Mayors: Fort Bragg Cuts Could Have Positive Results

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FAYETTEVILLE, N.C. (AP) - Officials in cities in the vicinity of Fort Bragg feel the elimination of a brigade at the Army post will be offset with gains in other areas.

The Fayetteville Observer reported that Mayor Tony Chavonne said the result could be a positive for the city. Spring Lake Mayor Chris Rey said the news emphasizes the need to bring other kinds of jobs to the area to help offset the defense cutbacks.

The Army announced Tuesday that it will eliminate at least 12 combat brigades, relocate thousands of soldiers and cancel $400 million in construction projects as the first wave of federal budget cuts takes aim at military communities around the country.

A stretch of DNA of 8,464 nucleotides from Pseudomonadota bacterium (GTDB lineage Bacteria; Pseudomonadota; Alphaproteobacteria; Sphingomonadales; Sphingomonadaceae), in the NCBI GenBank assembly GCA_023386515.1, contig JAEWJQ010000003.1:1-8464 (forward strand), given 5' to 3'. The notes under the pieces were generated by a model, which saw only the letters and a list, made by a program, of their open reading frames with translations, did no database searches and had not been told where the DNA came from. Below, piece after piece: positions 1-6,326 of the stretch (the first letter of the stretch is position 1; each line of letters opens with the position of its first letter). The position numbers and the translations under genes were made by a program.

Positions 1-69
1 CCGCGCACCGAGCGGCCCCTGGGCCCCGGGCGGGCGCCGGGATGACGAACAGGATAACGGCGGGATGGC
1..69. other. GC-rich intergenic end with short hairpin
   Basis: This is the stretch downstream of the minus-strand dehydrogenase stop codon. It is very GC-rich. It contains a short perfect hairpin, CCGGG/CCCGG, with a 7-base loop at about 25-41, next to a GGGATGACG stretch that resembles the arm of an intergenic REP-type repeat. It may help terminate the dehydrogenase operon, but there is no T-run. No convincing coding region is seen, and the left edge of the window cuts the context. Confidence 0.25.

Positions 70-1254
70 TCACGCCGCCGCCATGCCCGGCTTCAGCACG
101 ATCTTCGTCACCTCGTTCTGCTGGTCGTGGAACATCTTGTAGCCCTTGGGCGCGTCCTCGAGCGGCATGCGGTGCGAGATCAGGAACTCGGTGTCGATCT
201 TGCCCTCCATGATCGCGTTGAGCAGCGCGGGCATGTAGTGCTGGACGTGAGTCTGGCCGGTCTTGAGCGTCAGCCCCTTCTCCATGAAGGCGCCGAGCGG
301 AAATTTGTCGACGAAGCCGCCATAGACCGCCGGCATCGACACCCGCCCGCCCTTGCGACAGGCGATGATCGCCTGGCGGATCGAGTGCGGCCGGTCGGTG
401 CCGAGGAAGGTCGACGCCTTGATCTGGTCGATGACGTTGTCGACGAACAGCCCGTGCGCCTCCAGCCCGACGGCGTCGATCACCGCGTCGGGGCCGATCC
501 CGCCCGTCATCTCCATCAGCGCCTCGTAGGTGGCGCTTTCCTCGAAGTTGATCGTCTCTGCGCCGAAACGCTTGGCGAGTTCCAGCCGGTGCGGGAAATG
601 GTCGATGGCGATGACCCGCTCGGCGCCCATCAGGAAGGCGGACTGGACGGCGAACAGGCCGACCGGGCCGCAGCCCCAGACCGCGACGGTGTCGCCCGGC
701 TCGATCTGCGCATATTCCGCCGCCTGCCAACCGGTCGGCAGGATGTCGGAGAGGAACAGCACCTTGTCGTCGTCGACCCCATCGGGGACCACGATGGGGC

Fort Bragg is slated to lose the 4th Infantry Brigade Combat Team by 2017.

The Army medical center at Fort Bragg is cutting services and telling workers to take unpaid time off as a result of federal budget cuts ripple through the Defense Department.

Womack Army Medical Center and its clinics and pharmacies serve more than 200,000 Fort Bragg soldiers, airmen, their families and retired military veterans. The post says the hospital's main outpatient pharmacy will close Sundays beginning July 14, and two other pharmacies will close Saturdays or cut open hours beginning next month.

Outlying primary care clinics will be shut down on Fridays beginning the week of July 8 and lasting through the month of September.

Congress and President Barack Obama agreed to $1.2 trillion in automatic reductions to defense and domestic programs in a package called sequester.

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